Wednesday, 15 May 2013

Short Story Reads: An Indian Dream by MJ Akbar


An Indian Dream by Indian journalist and writer, MJ Akbar is one of the stories featured in Khushwant Singh's compilation of Best Indian Short Stories: Volume I. It is a loud echo of India's times and society sometime between the 1980s and the 1990s (making a guess, as I'm not sure when the writer wrote it). It is a lucid depiction of India's youth at a time when bureaucracy, connections, financial status and nepotism ruled the roost, although today is no different.

It is the story of Ashfaq Hussain, a young man from the lower echelons of society. Akbar's description of what a youngster from such a background at the start of the story grips the attention of the reader:

'You will find him in a cheap cafe, with or without a cup of tea in front of him, seated facing a mirror in which he can occasionally steal a glance at his handsome self as he lights his cigarette. He has wavy hair. Before leaving the restaurant he will make sure that the waves are in place'. Further the repressive atmosphere of society has been aptly described: 'Often during conversation he will screw up his eyes thoughtfully, particularly if he suspects someone is looking. His tragedy is that he rarely finds a girl watching him. Indian girls never  make eyes at anyone, except at the marriages of their elder sisters'. This indeed sets the pace of the story.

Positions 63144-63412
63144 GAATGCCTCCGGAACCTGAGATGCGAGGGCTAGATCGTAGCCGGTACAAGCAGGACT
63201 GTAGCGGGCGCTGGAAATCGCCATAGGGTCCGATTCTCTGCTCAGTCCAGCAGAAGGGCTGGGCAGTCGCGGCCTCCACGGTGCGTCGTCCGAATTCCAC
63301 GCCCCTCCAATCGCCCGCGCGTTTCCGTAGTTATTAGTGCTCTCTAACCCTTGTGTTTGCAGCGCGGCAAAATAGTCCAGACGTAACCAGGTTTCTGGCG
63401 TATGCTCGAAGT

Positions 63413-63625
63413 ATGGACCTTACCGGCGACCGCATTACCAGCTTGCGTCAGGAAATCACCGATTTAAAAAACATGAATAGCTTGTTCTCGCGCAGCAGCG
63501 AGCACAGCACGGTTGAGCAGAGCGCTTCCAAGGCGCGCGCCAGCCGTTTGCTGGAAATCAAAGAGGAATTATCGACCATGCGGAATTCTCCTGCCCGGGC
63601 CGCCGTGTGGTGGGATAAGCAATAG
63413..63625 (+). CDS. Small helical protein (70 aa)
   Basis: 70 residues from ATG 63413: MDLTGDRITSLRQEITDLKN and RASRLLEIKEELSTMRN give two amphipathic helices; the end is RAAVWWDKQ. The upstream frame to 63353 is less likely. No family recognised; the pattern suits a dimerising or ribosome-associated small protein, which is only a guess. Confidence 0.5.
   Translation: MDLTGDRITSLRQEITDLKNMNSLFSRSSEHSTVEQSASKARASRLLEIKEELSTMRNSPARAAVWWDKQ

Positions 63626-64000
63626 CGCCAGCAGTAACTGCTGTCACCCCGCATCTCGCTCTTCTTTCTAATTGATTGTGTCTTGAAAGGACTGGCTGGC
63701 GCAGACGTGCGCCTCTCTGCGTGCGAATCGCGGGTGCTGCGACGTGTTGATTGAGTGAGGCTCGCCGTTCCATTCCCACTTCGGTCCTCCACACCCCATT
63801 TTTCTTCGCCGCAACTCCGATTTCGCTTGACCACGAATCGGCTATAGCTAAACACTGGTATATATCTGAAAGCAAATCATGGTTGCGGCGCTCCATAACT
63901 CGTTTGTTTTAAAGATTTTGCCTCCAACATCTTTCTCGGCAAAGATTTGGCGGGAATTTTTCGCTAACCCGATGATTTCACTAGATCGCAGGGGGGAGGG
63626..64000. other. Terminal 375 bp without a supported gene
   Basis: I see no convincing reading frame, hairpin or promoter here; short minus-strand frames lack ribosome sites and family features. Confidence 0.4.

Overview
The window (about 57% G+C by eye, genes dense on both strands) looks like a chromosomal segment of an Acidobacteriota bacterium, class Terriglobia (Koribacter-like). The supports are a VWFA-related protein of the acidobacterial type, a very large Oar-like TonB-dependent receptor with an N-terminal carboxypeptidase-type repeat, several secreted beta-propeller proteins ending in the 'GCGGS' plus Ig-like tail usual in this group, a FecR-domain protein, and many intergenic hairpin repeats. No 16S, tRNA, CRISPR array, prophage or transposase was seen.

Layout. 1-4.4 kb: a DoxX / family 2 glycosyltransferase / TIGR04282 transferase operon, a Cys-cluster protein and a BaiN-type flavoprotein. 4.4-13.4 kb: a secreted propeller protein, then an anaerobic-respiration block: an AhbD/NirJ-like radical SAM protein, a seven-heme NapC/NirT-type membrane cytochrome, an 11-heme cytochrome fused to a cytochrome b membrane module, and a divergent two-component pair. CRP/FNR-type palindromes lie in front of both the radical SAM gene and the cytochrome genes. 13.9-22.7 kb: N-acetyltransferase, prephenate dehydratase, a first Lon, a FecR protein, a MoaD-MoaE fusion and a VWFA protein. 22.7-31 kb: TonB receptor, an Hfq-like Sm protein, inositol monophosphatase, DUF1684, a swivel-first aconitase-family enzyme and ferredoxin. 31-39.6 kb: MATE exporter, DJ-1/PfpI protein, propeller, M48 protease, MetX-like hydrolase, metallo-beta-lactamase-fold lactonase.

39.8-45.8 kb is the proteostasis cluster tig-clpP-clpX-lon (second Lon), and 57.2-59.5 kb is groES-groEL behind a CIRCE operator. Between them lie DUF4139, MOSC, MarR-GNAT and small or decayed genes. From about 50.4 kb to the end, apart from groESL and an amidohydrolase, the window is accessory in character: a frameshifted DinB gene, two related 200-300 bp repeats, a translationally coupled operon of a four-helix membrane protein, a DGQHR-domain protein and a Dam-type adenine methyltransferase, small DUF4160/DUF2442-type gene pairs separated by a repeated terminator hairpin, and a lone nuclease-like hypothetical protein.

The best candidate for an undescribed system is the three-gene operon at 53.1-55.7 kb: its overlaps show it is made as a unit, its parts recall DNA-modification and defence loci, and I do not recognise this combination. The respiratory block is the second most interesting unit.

To cut a long story short, this story is a mark of unrealized dreams, chaos, angst, hard-hit reality, love and absolute ignominy. Further one notes the relevance of English in educational and other institutions is a game changer to the ones who have access to it while the underdog from the world of the vernacular can only dream on.

What I liked about the story is about its hard-hitting truth and the punchlines. Although one might sense an underline of strong cynical humor, it is still a gripping story that is a must-read to comprehend a twisted and hypocritical society that has options for only a chosen few.


(Article by Kabita Sonowal)

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